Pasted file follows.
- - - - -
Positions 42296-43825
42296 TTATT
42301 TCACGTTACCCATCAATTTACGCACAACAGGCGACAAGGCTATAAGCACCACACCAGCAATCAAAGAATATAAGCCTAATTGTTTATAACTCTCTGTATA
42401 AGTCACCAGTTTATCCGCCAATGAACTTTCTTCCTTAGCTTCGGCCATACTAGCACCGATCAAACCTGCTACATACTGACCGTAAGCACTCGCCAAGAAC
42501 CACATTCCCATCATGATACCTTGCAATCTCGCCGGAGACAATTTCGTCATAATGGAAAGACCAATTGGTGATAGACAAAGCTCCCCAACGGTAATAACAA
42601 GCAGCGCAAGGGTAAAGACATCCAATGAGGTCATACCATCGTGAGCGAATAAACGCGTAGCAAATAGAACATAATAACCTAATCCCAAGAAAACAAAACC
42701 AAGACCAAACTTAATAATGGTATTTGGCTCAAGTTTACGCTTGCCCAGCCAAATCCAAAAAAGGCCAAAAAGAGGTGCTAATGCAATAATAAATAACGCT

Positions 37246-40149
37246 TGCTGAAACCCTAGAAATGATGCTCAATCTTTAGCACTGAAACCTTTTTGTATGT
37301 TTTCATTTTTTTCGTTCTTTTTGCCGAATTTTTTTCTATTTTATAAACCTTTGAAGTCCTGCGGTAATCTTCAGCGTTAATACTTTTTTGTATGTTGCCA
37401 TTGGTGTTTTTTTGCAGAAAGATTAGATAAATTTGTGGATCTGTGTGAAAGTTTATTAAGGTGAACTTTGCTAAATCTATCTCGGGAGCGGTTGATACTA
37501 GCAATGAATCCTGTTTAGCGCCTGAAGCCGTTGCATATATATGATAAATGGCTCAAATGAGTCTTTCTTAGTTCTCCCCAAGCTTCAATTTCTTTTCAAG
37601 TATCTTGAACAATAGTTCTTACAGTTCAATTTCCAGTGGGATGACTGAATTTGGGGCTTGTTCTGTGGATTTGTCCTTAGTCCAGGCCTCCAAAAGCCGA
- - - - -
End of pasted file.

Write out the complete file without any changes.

Positions 42296-43825
42296 TTATT
42301 TCACGTTACCCATCAATTTACGCACAACAGGCGACAAGGCTATAAGCACCACACCAGCAATCAAAGAATATAAGCCTAATTGTTTATAACTCTCTGTATA
42401 AGTCACCAGTTTATCCGCCAATGAACTTTCTTCCTTAGCTTCGGCCATACTAGCACCGATCAAACCTGCTACATACTGACCGTAAGCACTCGCCAAGAAC
42501 CACATTCCCATCATGATACCTTGCAATCTCGCCGGAGACAATTTCGTCATAATGGAAAGACCAATTGGTGATAGACAAAGCTCCCCAACGGTAATAACAA
42601 GCAGCGCAAGGGTAAAGACATCCAATGAGGTCATACCATCGTGAGCGAATAAACGCGTAGCAAATAGAACATAATAACCTAATCCCAAGAAAACAAAACC
42701 AAGACCAAACTTAATAATGGTATTTGGCTCAAGTTTACGCTTGCCCAGCCAAATCCAAAAAAGGCCAAAAAGAGGTGCTAATGCAATAATAAATAACGCT

Positions 37246-40149
37246 TGCTGAAACCCTAGAAATGATGCTCAATCTTTAGCACTGAAACCTTTTTGTATGT
37301 TTTCATTTTTTTCGTTCTTTTTGCCGAATTTTTTTCTATTTTATAAACCTTTGAAGTCCTGCGGTAATCTTCAGCGTTAATACTTTTTTGTATGTTGCCA
37401 TTGGTGTTTTTTTGCAGAAAGATTAGATAAATTTGTGGATCTGTGTGAAAGTTTATTAAGGTGAACTTTGCTAAATCTATCTCGGGAGCGGTTGATACTA
37501 GCAATGAATCCTGTTTAGCGCCTGAAGCCGTTGCATATATATGATAAATGGCTCAAATGAGTCTTTCTTAGTTCTCCCCAAGCTTCAATTTCTTTTCAAG
37601 TATCTTGAACAATAGTTCTTACAGTTCAATTTCCAGTGGGATGACTGAATTTGGGGCTTGTTCTGTGGATTTGTCCTTAGTCCAGGCCTCCAAAAGCCGA